God doesn't make New Trees with Old Tree Rings

(George Brooks) #1

I commend the excellently written post by @Jonathan_Burke’s in touching on the sometimes non-intuitive nature of God’s creation. We are all so quick to say that God can and will create a brand new tree, equipped with hundreds of years of tree rings at its core.

But can God do such a thing? One supposes God has the wherewithal to do anything like that. But to do it would require all sorts of other inclinations and motivations that God just may not have. What if the Great Divine of the Cosmos has zero interest in creating something new that Looks Young !??

Why should God do such a thing? Why wouldn’t God just go ahead and configure all the causes he requires to create all the things he requires … without any strange tricks or deceptions? Why should God make the extraordinarily odd things that seem to be old … but have existed for only a moment?

Why would he make coal, that is full of animal and plant life, that never lived, but only looks like it lived, for humans to dig up and burn for cooking and heating? Why wouldn’t god, instead, slowly make his plans to create the coal that humans will one day need… with truth and virtue … not with fakes and fictions?

But don’t read my awkward attempts to discuss this issue, read Jonathan’s brilliant post below!

Continuing the discussion from Some disturbing challenges :confused::

(George Brooks) #2

Click on the link to see the full-sized posting by @Jonathan_Burke !

(Phil) #3

Joshua has a related article on his blog http://peacefulscience.org/100-year-old-tree/

Enjoyed reading Jonathan’s article. Thanks for bringing it up. I’ve been out in the garden this afternoon, and am reminded of the joy of planting and watching the garden grow, sometimes as hoped, sometimes not. I wonder if that is how God sees us, and sees creation. After all, the Bible says he planted the garden in Eden, so I would think he enjoyed the process.

(Hugh Farey) #4

Are we? I thought the whole point of Biologos was that we are quick to say that God can but won’t create a brand new tree.

(Jon Garvey) #5

Inasmuch as “instant trees” might relate to Young Earth Creationism, I don’t disagree, being an old earth evolutionist. But the matter here is one of reason, not bolstering our favourite position.

A problem arises (as I wrote in response to Joshua’s 100-year old tree challenge) that the reasoning “Why would God do it that way?” is not a scientific argument (because it involves both teleology and supernatural causation). So it must be a philosophical, or theological argument, or perhaps just one based on an illegitimate projection from “I would not do it that way.”

If it’s philosophical, it needs a watertight argument from logic, and I’m not sure there is one that couldn’t be overturned. If theological, it needs a theological justification, because good theology can’t simply be based on “I like to think that God would/wouldn’t…” After all, God does all kinds of things we don’t expect - that’s one argument used against design arguments: “Why should we suppose that God would design in the same way humans would?” By the same token, why should we suppose that God would make things the way that makes sense to evolutionists?

As I said, I have no reason to suppose that God has ever made instant trees that look old. However, I do read in all four gospels that he multiplied two fishes into sufficient to feed 5000 people, and repeated a similar feat for 4000 later on. Now, like trees, you can age fish by counting the rings on their scales - what would you expect to find had you sorted through the baskets of fish skin left over after the miracle? Fish without the usual rings (in which case, they weren’t real fish), or evidence of God’s “cheating” by making instant fish look several years old?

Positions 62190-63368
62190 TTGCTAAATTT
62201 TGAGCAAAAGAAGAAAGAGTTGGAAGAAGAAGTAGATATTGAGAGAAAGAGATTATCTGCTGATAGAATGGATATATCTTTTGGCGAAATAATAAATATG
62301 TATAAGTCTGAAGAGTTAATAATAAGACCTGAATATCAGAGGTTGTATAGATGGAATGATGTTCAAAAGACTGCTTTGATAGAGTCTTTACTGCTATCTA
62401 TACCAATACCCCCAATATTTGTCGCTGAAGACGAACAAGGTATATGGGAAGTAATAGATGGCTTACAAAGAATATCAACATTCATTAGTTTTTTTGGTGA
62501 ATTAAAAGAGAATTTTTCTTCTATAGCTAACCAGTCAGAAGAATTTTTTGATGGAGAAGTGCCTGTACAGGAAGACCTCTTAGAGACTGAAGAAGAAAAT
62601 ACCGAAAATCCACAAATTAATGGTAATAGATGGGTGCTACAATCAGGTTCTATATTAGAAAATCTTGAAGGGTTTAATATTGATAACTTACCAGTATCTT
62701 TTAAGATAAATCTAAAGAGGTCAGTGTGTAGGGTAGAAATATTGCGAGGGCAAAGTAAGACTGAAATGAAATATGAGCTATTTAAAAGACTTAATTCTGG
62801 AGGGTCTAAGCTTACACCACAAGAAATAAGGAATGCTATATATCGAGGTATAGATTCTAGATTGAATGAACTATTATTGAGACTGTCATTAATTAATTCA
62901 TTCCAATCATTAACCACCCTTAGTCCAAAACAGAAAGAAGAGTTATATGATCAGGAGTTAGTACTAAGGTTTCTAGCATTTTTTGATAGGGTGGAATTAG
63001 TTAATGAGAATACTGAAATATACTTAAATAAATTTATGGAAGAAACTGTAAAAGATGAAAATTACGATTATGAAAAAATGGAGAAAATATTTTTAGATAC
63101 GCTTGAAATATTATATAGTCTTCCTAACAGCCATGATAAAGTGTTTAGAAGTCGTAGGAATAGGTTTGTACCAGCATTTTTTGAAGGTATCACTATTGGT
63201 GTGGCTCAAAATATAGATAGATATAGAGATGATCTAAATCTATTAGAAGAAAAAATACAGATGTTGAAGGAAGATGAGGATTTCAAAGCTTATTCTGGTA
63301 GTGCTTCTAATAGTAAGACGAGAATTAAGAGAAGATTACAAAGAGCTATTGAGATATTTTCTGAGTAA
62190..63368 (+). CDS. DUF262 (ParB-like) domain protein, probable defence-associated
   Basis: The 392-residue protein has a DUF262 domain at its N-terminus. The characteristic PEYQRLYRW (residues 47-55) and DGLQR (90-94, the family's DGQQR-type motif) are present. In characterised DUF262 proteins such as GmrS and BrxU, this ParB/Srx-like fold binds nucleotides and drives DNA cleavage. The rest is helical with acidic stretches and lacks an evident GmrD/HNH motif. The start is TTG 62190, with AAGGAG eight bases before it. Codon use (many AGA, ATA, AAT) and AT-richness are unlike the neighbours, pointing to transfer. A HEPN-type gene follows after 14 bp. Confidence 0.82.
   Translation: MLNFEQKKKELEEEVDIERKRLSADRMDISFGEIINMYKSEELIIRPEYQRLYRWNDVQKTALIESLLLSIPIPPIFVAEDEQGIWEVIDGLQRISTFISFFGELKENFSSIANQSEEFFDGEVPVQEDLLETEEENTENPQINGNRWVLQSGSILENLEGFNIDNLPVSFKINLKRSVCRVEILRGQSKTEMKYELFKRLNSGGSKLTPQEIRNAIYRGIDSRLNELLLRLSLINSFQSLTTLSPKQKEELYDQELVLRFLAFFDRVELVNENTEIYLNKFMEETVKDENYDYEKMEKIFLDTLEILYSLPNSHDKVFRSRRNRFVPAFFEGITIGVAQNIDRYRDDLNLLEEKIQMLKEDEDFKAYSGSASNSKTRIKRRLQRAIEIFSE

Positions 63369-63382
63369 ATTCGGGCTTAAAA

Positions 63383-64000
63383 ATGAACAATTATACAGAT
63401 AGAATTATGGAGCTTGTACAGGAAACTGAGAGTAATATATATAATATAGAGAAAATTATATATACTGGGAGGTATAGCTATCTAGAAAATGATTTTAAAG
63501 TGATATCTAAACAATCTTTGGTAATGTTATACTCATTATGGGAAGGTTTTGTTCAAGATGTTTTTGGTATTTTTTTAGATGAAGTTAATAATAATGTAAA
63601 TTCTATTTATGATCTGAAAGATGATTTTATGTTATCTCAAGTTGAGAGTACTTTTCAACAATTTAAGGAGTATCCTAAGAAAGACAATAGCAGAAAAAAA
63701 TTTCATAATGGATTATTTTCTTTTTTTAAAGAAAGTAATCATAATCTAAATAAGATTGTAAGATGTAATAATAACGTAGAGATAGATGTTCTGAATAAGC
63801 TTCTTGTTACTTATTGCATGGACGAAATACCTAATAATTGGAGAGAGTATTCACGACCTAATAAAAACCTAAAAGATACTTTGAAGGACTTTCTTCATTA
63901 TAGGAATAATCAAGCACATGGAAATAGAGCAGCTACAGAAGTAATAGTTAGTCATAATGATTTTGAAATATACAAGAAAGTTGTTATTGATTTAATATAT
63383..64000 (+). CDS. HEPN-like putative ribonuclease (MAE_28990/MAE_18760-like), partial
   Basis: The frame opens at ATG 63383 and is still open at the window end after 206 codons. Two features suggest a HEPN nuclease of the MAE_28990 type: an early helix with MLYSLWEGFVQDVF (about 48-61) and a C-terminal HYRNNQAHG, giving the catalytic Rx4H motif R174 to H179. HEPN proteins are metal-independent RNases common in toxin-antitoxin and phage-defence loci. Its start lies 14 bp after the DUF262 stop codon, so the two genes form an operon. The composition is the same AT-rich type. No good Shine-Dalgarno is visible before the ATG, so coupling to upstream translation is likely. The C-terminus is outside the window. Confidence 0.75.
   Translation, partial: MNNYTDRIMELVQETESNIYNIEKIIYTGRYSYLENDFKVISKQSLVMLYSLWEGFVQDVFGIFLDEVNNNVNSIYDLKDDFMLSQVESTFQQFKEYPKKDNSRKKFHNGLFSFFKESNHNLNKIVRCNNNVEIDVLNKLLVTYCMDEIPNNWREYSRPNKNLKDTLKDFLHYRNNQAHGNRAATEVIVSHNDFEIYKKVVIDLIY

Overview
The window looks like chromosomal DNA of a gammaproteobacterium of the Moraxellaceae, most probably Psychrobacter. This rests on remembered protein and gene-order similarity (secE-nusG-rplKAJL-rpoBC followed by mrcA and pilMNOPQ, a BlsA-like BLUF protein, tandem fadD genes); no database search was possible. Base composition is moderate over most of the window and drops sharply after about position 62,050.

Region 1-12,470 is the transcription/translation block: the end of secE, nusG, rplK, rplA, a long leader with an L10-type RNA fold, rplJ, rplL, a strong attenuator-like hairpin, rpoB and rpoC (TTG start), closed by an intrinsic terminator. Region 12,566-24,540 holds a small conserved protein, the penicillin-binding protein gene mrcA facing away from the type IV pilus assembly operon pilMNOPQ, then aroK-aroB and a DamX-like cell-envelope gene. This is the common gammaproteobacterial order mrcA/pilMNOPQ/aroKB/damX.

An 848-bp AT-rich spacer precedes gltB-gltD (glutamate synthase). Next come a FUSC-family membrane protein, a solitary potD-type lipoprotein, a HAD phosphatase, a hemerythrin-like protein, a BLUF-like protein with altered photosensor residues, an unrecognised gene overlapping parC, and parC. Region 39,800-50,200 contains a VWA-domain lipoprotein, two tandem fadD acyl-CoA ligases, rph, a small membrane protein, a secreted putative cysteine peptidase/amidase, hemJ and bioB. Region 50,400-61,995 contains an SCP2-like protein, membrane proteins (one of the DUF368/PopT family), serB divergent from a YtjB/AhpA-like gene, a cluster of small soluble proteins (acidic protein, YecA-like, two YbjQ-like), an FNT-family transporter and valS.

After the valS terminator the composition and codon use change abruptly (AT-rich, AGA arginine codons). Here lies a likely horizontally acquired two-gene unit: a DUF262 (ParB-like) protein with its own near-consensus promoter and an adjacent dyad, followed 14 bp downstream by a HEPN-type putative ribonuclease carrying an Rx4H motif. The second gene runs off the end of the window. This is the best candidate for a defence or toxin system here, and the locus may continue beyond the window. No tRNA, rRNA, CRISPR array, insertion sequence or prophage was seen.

(Jon) #6

I don’t know how many times this old chestnut needs to be debunked.

(Jon Garvey) #7

Do chestnuts have rings too, then? If you would oblige me by debunking again, I might get an idea of what you’re taking about.

(George Brooks) #8


Well, that’s actually my point! When I saw “we are all so quick”… I’m actually implying the YEC’s… as well of many less zealous type of Christian…

The belief in miracles can be so profound, that a believer might think God can create a square triangle. Or cold heat. The idea of making an Earth full of “God-made coal” is really just a minor extension of the same way of thinking …

(George Brooks) #9


My point is not that God can’t make dozens of fish from two… but that he would do so by speeding up the natural process. Or by giving someone an unusually abundant catch.

The idea that God would normally enter into the business of creation by avoiding normal processes of creation seems to go against the very nature of God’s nature!

(Jon Garvey) #10


Again, it’s hard to avoid making assumptions about what God ought to do do (but more reasonable to deduce what he did, in fact, do, given the evidence). On what basis does one make those claims about God’s nature?

Do we, for example, know what “the normal processes of creation” are? Are they “big bangs”, and if so how many happen say, each year? Only if we assume that the generation we see now is a process of “creation” - when for much of church history the two have been carefully distinguished. Personally I believe in creation continua, but that draws a sharp distinction between creation as a divine act, and associated changes observed in nature.

So, since Pasteur finally debunked spontaneous generation, it’s been axiomatic that “life comes only from life” - that’s “the normal process of creation” if I take your meaning. But that leaves naturalism having to propose a non-normal process of creation for the first abiogenesis that’s presumed to have occurred.

One can postulate all kinds of scientific theories of abiogenesis, but they’re neither normal in the sense that they’re what happens now, or even in the sense that they happen from time to time. Universal common descent assumes that it only happened once, but life being completely distinct from non-life, we can’t presently explain the discontinuity, or even exclude the first cell having rings!